## Tuesday, May 7, 2013

### A GoogleVis Motion Chart in R

Here is a motion chart I made using R's GoogleVis Package. The x axis represents each state's spending per capita on elementary and secondary education and the y axis represents the high school graduation rate for each state.

## Monday, March 4, 2013

### The R Learning Curve in progress

About a month back I completed Computing for Data Analysis from Coursera.org and blogged about my learning experience. I have continued to play with R and it's different packages. I am doing a Data Analytics and Visualization course as part of my Master's program which is keeping me motivated to learn R further.

Over most of last month, I've been looking for R code I could learn from. Here are some projects/examples in R with code:

Making sense of the data from the Lending Club

http://www.dataspora.com/2011/10/mining-lending-clubs-goldmine-of-loan-data-part-i-of-ii-visualizations-by-state/

Analysis of a dataset from Prosper.com

http://www.dataspora.com/2011/12/visualization-of-prosper-com%E2%80%99s-loan-data-part-i-compare-and-contrast-with-lending-club/

Visualizing connections

http://flowingdata.com/2011/05/11/how-to-map-connections-with-great-circles/

Predictive Analytics

Preparing Data

http://horicky.blogspot.com/2012/05/predictive-analytics-overview-and-data.html

Sampling to ensure the training data is representative and fit into the machine processing capacity

http://horicky.blogspot.com/2012/05/predictive-analytics-data-preparation.html

Machine learning techniques to build a predictive model

http://horicky.blogspot.com/2012/05/predictive-analytics-generalized-linear.html

More machine learning techniques

http://horicky.blogspot.com/2012/06/predictive-analytics-neuralnet-bayesian.html

http://horicky.blogspot.com/2012/06/predictive-analytics-decision-tree-and.html

Data Analysis Examples

http://www.ats.ucla.edu/stat/dae/

Please feel free to add more examples/projects

Over most of last month, I've been looking for R code I could learn from. Here are some projects/examples in R with code:

Making sense of the data from the Lending Club

http://www.dataspora.com/2011/10/mining-lending-clubs-goldmine-of-loan-data-part-i-of-ii-visualizations-by-state/

Analysis of a dataset from Prosper.com

http://www.dataspora.com/2011/12/visualization-of-prosper-com%E2%80%99s-loan-data-part-i-compare-and-contrast-with-lending-club/

Visualizing connections

http://flowingdata.com/2011/05/11/how-to-map-connections-with-great-circles/

Predictive Analytics

Preparing Data

http://horicky.blogspot.com/2012/05/predictive-analytics-overview-and-data.html

Sampling to ensure the training data is representative and fit into the machine processing capacity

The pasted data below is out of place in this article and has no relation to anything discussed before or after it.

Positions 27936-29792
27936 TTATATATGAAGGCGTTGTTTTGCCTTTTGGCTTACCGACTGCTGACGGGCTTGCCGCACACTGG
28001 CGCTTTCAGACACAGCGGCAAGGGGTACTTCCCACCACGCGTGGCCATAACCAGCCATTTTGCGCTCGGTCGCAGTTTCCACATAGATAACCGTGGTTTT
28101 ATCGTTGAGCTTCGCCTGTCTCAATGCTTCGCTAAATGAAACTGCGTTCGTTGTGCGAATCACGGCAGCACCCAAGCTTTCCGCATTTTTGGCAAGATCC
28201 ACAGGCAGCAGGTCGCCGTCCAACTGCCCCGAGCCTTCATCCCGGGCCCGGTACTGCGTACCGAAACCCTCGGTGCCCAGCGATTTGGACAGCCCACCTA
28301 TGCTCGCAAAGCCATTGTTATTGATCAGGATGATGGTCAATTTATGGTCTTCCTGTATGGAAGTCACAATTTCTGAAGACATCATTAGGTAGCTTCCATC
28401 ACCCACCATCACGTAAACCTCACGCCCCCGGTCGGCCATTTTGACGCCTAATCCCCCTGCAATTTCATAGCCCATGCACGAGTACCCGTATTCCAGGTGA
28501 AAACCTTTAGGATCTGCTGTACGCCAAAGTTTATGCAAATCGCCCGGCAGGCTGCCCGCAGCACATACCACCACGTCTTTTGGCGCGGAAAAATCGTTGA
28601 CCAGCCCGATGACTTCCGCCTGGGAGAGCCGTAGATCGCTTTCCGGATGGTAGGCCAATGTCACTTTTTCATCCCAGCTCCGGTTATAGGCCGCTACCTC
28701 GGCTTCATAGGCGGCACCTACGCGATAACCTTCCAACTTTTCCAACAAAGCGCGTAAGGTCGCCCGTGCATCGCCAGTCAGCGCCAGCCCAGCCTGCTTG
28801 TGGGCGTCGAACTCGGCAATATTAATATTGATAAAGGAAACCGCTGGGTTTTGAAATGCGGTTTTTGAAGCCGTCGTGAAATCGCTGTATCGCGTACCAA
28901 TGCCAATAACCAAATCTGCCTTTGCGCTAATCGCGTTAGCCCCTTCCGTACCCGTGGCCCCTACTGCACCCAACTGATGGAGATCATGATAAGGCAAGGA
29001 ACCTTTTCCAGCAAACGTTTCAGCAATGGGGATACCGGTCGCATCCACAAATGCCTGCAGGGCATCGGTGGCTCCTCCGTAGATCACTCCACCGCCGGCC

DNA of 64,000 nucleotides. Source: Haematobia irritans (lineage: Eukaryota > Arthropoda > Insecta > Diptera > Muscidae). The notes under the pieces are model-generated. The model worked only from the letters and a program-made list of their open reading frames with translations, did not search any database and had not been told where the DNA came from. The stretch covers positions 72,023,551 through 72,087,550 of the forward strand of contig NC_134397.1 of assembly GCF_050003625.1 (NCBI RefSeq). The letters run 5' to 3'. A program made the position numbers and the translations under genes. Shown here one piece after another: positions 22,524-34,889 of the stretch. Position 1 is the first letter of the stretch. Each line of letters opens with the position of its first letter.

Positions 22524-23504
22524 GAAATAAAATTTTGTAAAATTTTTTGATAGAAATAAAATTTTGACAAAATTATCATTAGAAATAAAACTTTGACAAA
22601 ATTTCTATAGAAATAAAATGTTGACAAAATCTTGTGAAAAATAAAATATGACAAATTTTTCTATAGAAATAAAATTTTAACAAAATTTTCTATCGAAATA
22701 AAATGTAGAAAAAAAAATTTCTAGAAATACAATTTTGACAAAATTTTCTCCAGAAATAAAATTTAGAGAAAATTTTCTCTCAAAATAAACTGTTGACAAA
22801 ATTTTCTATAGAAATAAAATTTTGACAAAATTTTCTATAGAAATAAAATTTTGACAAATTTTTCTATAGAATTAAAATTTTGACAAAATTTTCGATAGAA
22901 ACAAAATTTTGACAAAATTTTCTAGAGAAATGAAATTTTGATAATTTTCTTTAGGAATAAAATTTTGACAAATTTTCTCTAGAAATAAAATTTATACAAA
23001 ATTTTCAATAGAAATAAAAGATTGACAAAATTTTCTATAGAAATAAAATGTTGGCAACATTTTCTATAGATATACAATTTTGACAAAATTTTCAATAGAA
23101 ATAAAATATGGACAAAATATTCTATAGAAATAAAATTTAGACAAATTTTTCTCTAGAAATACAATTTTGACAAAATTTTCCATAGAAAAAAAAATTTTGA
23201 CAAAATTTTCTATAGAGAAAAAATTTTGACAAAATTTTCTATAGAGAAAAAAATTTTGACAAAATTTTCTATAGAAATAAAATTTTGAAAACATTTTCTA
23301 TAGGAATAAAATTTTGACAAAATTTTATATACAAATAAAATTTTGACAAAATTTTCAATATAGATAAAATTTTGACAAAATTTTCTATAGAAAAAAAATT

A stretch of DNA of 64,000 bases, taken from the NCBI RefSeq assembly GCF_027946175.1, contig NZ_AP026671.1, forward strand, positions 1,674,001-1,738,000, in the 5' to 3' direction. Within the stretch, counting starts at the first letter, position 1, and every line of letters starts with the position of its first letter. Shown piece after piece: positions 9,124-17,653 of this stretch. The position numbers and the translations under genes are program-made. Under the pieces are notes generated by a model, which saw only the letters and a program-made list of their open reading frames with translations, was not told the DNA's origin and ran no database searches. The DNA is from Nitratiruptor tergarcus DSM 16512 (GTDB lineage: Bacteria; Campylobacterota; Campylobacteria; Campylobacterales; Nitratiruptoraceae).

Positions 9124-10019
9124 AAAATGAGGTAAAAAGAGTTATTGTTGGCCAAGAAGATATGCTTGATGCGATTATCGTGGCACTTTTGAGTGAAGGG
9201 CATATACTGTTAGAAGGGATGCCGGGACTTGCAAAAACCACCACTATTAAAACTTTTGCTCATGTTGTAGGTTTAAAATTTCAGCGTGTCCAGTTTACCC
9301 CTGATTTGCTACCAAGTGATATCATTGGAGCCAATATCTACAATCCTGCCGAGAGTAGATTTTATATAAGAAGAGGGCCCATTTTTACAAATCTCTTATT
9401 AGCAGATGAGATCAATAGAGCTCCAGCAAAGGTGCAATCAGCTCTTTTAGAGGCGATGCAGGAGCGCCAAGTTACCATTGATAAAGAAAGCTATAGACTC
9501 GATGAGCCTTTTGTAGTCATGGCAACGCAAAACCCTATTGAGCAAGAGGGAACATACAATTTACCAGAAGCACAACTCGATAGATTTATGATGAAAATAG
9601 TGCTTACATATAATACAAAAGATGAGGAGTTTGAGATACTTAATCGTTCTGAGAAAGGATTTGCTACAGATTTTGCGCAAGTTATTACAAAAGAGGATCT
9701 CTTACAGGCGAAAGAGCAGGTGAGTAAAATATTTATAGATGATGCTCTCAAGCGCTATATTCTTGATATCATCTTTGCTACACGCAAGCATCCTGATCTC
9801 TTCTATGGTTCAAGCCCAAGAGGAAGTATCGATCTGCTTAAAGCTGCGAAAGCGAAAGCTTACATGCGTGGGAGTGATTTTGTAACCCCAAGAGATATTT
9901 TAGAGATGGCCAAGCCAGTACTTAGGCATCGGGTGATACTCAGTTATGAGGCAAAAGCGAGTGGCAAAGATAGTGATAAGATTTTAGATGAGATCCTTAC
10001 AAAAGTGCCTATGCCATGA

http://horicky.blogspot.com/2012/05/predictive-analytics-data-preparation.html

Machine learning techniques to build a predictive model

http://horicky.blogspot.com/2012/05/predictive-analytics-generalized-linear.html

More machine learning techniques

http://horicky.blogspot.com/2012/06/predictive-analytics-neuralnet-bayesian.html

http://horicky.blogspot.com/2012/06/predictive-analytics-decision-tree-and.html

Data Analysis Examples

http://www.ats.ucla.edu/stat/dae/

Please feel free to add more examples/projects

## Sunday, February 10, 2013

### Resources to speed the R learning curve

I recently blogged about the learning curve in R and posted it on on Hacker News. The response was overwhelming with lots of suggestions on where to go for more resources and further learning. I have complied them for those looking for resources to speed the R learning curve.

https://github.com/hadley/devtools/wiki A place to learn R like a programming language, focusing on cross-cutting concerns and general concepts

http://www.r-bloggers.com/ An R blogging platform that has done a great job of promoting R and encouraging the community and gives a good sense of the state of R

http://tryr.codeschool.com/ Free R Tutorials from Code School and O'Reilly

http://cbio.ensmp.fr/~thocking/papers/2011-08-16-directlabels-and-regular-expressions-for-useR-2011/2011-useR-named-capture-regexp.pdf Fast, named capture regular expressions in R

http://www.win-vector.com/blog/2009/09/survive-r/ Survival guide

http://www.burns-stat.com/pages/Tutor/R_inferno.pdf A manual by Patrick Burns for R developers with lots of useful tricks and tips for reducing memory usage, improving performance, and avoiding errors in computational analysis